5. Interestingly moisture vapor will not travel sideways through a slab and force the moisture into the wall. It has to do with Boyle's gas laws and pressure gradients as well as the way the concrete "capillary matrix" forms when it cures. However, the walls are built on top of the slab so if the barrier is compromised under the wall that moisture is already emitting from under the framing plate into that wall. This is one of the reasons when they hang drywall they leave it up off the concrete a bit because it will wick moisture from the concrete when it's curing which can lead to mold. It also helps keep the drywall from cracking when the building settles.
  6. Sorry, just saw Mike's post as well. Porcelain would be another solution. Today's modified mortars can handle moisture passing through them. The only downside is you could possibly see efflorescence (white salt crystals) appear on the grout joints over time. These can be difficult to clean off.
  7. Mike Antonetti

    Mike Antonetti I Support TFP Senior Member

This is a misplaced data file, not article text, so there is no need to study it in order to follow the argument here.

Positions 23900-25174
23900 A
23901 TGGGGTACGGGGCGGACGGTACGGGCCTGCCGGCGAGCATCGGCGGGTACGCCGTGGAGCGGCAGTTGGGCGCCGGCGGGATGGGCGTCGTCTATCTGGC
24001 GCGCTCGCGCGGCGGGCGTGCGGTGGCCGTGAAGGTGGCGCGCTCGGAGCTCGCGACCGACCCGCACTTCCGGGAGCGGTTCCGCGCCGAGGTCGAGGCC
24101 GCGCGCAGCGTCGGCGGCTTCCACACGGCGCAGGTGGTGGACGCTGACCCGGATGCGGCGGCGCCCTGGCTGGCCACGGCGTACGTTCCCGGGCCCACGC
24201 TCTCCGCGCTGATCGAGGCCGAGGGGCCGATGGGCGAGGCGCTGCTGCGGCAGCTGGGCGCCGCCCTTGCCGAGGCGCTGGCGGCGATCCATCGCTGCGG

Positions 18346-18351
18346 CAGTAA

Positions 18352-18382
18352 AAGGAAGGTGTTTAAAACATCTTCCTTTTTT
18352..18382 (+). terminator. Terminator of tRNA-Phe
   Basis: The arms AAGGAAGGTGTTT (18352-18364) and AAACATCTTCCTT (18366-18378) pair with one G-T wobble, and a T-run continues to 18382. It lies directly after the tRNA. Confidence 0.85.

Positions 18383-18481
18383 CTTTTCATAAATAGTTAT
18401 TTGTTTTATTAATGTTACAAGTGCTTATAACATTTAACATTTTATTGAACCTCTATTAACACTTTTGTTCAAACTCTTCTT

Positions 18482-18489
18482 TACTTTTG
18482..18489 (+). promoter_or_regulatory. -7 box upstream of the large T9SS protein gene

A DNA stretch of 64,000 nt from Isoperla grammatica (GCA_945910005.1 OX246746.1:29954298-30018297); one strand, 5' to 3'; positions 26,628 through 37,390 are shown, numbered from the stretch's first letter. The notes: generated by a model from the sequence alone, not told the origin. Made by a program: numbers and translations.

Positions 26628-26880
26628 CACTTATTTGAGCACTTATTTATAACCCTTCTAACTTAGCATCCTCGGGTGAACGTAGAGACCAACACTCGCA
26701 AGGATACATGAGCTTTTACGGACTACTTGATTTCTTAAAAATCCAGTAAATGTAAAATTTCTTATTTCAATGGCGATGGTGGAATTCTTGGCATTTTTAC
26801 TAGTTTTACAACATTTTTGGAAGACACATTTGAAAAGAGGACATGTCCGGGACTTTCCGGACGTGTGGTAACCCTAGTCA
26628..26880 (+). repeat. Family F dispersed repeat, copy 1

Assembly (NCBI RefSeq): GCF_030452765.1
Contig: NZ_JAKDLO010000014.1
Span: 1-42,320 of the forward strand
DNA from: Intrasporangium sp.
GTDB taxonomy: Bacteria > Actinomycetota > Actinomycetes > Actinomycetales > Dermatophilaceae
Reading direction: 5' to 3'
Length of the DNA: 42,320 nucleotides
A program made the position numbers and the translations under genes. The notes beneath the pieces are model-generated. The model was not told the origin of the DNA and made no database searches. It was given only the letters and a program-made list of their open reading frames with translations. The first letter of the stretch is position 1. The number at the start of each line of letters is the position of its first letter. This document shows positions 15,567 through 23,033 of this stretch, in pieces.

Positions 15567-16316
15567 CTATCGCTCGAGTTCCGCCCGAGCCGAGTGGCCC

There are also mortars and grouts that can "nearly" eliminate efflorescence. Good point and should be addressed when determining products to use.
  8. Bridgette

    Bridgette New Member

    Did not know that. Since I have had to look at 2x4s for 5 months and have seen every inch of the inside walls of my house, that hasn't been an issue in 40 years :) Never had an issue with " efflorescence" in my previous ceramic flooring grout. THANK GOD! Yes, Ceramic or Porcelain was my first option because of durability. I LOVE the look of wood floors but wood is not as durable. Hence, why I am now looking at the vinyl. Not to mention, I can put this vinyl down for half the price of porcelain( I am not going the cheap route on any of it)